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6 ways to fine-tune (or overhaul) your credit before you buy

Bethany RamosCredit Score, Finance, First-Time Homebuyer, Home Buying, Mortgage Rates

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Reading Time: 5 minutes
April 17, 2018.

Most homebuyers have misconceptions about credit. On the internet, credit myths abound, but when buying a house, the purpose of the credit score is simple. If you have a higher credit score, you can be eligible for a better interest rate on your mortgage, along with your auto loans and other lines of credit.

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Why should you improve your credit before buying a house?

It’s simple. “Protecting and improving your credit score prior to purchasing a house positions you for the best loan terms,” John Savin, owner of Savin Wealth Management, says. “Lending institutions will review your creditworthiness to determine if you qualify for a loan. A higher credit score shows you are able to have credit extended to you and repay it.”

If you’re a first-time homebuyer, your credit score is likely to be lower than a repeat homebuyer, confirmed the Urban Institute in their 2015 report, since you’re still building your credit profile. This is perfectly okay and even expected by your lender. Whether a first-time or repeat buyer, it’s still worthwhile to take a closer look at your credit to protect or improve your score before buying a house.

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A lender will look at your credit score and credit history to get an idea of the risk of lending to you, Allison Bethell, Fit Small Business staff writer, real estate investment expert, commercial and residential house-flipper, and licensed Florida realtor, explains. “The lower the score, the higher the risk. So, if a lender will qualify a low-score buyer at all, the interest rate may be higher, and the down payment amount may be higher as well.”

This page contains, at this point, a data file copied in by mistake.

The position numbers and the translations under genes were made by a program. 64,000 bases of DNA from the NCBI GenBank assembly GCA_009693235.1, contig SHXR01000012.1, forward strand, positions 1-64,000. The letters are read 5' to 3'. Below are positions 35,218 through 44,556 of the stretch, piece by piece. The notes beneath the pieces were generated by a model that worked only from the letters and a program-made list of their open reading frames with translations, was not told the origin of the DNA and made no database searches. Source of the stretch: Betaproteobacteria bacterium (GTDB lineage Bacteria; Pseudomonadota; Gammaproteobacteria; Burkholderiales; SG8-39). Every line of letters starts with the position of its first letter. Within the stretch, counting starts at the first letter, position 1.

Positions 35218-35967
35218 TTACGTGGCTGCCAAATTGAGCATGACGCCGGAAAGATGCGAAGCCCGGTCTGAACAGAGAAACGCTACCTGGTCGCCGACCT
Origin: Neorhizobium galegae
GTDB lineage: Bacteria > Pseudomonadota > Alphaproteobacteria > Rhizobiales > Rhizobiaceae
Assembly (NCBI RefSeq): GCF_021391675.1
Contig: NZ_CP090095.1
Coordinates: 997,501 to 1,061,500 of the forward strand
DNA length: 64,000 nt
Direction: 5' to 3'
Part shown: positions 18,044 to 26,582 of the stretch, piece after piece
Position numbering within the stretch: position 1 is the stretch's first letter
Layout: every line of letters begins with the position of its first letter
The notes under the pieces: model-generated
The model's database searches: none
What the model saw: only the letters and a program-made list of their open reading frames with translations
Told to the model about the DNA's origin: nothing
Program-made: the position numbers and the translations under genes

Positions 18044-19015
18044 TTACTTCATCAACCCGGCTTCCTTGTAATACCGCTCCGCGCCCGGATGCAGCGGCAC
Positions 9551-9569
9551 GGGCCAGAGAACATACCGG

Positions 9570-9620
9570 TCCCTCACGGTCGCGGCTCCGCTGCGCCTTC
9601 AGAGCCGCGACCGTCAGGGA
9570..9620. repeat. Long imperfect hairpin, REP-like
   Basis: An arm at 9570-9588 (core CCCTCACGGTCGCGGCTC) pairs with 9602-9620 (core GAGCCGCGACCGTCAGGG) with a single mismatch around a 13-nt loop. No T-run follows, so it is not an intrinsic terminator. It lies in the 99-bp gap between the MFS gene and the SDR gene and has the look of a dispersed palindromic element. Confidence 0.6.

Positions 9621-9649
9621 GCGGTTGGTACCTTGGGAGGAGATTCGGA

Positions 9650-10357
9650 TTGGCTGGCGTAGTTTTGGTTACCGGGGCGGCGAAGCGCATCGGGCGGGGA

Thankfully, Bethell says, once you improve your credit score, you’ll save money by becoming eligible to receive a lower mortgage interest rate.

6 tips to get your credit score in shape before buying a house

No matter how much attention your credit score needs before buying a house, using one or more of these tips can help to improve your creditworthiness in the eyes of a lender:

1. Buy only what you can afford to pay off each month.

Rating: Easy.

Start out with baby steps to get your credit back on track. Don’t overspend, and don’t make any large purchases when you’re preparing to purchase a house, Bethell says. “These purchases on credit cards will affect your debt-to-income ratio and your credit score. A good rule of thumb is to maintain no more than a 25 percent balance on each card (if you can’t afford to pay it off in full). For example, if your credit card limit is $10,000, don’t leave a balance of more than $2,500 on the card.”

2. Pay all bills and current debt on time.

Rating: Easy.

Ready for baby step number two? Paying bills and debts on time is essential to good credit, and paying bills in full, if possible, is even better, Savin says. If you can master this tip, you’re ahead of the game, and changes in your credit score are likely to follow. Only 35 percent of credit card users pay off their balance each month, Time Money reported in 2016.

3. Check your credit report.

Rating: Medium.